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Torey Krug’s monster hit punctuates Blues’ unravelling vs. Bruins

BOSTON – David Perron was scrounging for a momentum jolt, unfortunately he ended up providing one for the wrong team.

By pretzelling and pounding away at Torey Krug deep in the Blues zone and well away from the play, Perron was hoping the Boston Bruins defenceman might get agitated, throw an extra shot and commit a penalty.

After seizing a 2-0 lead one minute into the second period, the Blues spent the next 39 minutes under siege, undisciplined and overwhelmed. So, Perron pulled out the kitchen sink and pulled off Krug’s helmet.

“I don’t know what kind of Twister game they were playing in front of our net,” David Backes said.

Desperate times call for bizarre measures.

“When you feel like you’re not generating momentum, you try to do something to change it — personally, for example,” Perron explained of the play. “You’re trying to generate momentum. It’s a long series. You’re trying to show them it’s not going to be an easy one, regardless of the score.”

Instead of going off for a change, a livid, bucket-free Krug raced down the ice to join the action and bowled over Blues rookie Robert Thomas something nasty at peak glide.

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The check sent the locals onto their feet and into a frenzy, cheering as loud for the hit as any of the four unanswered Bruins goals or the showings of Patriots owner Robert Kraft (waving a rally towel) or country star Chase Rice (chugging a beer) on the Jumbotron.

“Oh. That gave me some goosebumps,” Backes said. “He thinks he’s playing 30 or 40 years ago. That was an exchange that was Torey Krug establishing himself in this series.”

Added David Pastrnak: “He just got a haircut a couple of days ago, so he was looking pretty good.”

Krug’s ability to make an impact on the game without committing a penalty provided an exclamation mark on a Bruins’ 4-2 Game 1 victory Monday that felt more like 8-2, as the Blues squandered a superb road start and were dismantled in clinical fashion by the more experienced home side.

When it unravelled for St. Louis, it did so spectacularly.

“You could feel them coming, and they were coming hard,” rookie goaltender Jordan Binnington said. “The rink was buzzing.”

Boston flexed its depth, generating goals from active defencemen and engaged fourth-liners. When the Bruins decided to nullify the Blues’ frightening forecheck, they looked slow and out of sorts.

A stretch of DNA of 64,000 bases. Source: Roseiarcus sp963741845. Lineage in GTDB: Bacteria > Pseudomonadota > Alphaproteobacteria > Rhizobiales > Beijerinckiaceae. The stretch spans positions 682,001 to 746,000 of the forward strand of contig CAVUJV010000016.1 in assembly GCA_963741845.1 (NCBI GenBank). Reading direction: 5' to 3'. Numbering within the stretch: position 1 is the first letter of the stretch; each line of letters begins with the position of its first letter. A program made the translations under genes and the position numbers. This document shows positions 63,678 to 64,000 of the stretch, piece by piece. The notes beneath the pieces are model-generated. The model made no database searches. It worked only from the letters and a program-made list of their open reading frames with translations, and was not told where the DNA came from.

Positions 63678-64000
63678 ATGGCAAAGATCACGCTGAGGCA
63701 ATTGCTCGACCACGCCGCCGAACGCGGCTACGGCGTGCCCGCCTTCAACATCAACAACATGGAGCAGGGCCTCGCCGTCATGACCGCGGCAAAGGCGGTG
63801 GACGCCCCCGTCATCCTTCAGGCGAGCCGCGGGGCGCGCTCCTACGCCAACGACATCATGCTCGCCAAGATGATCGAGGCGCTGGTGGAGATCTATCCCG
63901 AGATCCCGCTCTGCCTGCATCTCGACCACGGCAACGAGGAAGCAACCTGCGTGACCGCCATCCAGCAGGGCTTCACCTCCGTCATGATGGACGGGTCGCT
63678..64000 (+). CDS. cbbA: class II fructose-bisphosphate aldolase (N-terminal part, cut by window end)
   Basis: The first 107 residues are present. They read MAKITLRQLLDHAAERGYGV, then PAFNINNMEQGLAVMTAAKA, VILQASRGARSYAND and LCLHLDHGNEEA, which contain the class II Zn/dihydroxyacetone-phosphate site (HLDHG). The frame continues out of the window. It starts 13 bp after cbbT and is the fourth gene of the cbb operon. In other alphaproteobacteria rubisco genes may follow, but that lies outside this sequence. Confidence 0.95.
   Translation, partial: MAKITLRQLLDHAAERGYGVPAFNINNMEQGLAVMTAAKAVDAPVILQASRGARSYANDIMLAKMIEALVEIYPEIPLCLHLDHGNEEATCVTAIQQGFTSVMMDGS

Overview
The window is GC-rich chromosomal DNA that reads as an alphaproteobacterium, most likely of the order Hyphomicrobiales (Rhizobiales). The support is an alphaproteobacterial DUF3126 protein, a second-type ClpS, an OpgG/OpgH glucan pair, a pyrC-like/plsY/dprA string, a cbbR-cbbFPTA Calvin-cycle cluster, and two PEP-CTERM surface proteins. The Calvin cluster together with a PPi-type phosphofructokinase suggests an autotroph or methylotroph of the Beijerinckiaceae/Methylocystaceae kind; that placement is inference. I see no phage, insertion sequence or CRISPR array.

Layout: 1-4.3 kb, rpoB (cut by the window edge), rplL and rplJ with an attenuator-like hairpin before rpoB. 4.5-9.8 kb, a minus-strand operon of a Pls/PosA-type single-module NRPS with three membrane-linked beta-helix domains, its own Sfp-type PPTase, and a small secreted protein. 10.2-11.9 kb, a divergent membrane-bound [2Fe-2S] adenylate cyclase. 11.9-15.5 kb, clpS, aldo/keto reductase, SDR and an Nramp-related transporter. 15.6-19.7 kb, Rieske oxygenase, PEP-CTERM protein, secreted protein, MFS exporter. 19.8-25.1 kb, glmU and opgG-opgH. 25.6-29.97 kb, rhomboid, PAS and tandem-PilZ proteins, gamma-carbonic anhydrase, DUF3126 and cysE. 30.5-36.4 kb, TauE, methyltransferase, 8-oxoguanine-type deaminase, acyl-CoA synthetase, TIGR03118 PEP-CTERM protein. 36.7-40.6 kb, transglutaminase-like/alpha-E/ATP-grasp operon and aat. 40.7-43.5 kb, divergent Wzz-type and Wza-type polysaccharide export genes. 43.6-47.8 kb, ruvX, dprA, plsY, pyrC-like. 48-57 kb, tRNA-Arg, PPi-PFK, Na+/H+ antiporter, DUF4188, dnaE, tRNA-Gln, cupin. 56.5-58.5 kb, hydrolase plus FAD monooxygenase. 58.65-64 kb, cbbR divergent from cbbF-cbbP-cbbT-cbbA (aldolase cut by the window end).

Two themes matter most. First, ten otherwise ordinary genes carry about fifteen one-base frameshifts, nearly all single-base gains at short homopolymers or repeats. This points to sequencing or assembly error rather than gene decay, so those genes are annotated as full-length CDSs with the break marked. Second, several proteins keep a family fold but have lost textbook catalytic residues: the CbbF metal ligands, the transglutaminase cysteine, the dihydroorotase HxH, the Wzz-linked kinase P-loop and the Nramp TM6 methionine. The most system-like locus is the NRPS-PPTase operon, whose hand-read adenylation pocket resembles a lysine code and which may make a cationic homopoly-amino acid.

Repeatedly, they pleaded with referees for Steve Kozari and Kelly Sutherland for make-up calls that never came. It was as if they knew generating quality chances 5-on-5 was a lost cause.

“We didn’t get to our game at all. We turned over pucks, didn’t support each other, started flipping the puck a lot, weren’t making a whole lot of plays. It forced us to defend a lot,” said Brayden Schenn, who scored the Blues’ first goal and set up winger Vladimir Tarasenko for the other.

“What did we have, 15? 16 shots? [Actually, 20 on Tuukka Rask.] That’s not enough. He’s a world-class goaltender. We’ve got to not only shoot more pucks, we didn’t get enough traffic around him — tips, screens. We didn’t make it very hard on him tonight.”

The high-danger chances were 10-3 in favour of Boston, which also authored 60 per cent of the game’s shot attempts.

“It started with penalties. We took too many penalties, and then the second period we didn’t play very good,” defenceman Jay Bouwmeester said.

Take five mostly careless minors — including Perron’s offensive-zone trip of Danton Heinen — against the playoff’s best power-play squad, one that rolled through three rounds at a 34 per cent clip, and you can’t be act shocked when you get burned.

“You have five penalties, it takes a lot of guys out of the game, and that burns up a lot of energy from other guys that are killing all the time. It’s too much,” coach Craig Berube lamented.

“We’ve got to be more disciplined. Calls are calls. That’s the way it goes, and we’re not going to complain about it. We’ve just got to be better.”

Boston outshot their visitors 18-3 in the middle frame, and St. Louis endured an excruciating 12:49 stretch in the middle of its loss without a puck on net, a steak that was snapped by a long-range Patrick Maroon muffin that hit Rask smack in the logo.

The Blues are smarter than this, better than this. Much. They need to show it.

“There was no flow. We didn’t have the flow of the lines one after another getting to our game, getting on the forecheck. It was sporadic, so we didn’t get it turned around good enough,” Berube said. “It’s obviously a big thing. We’ve been real disciplined most of all playoffs, pretty much. We weren’t tonight.”

And that played right into the Bruins’ hands.

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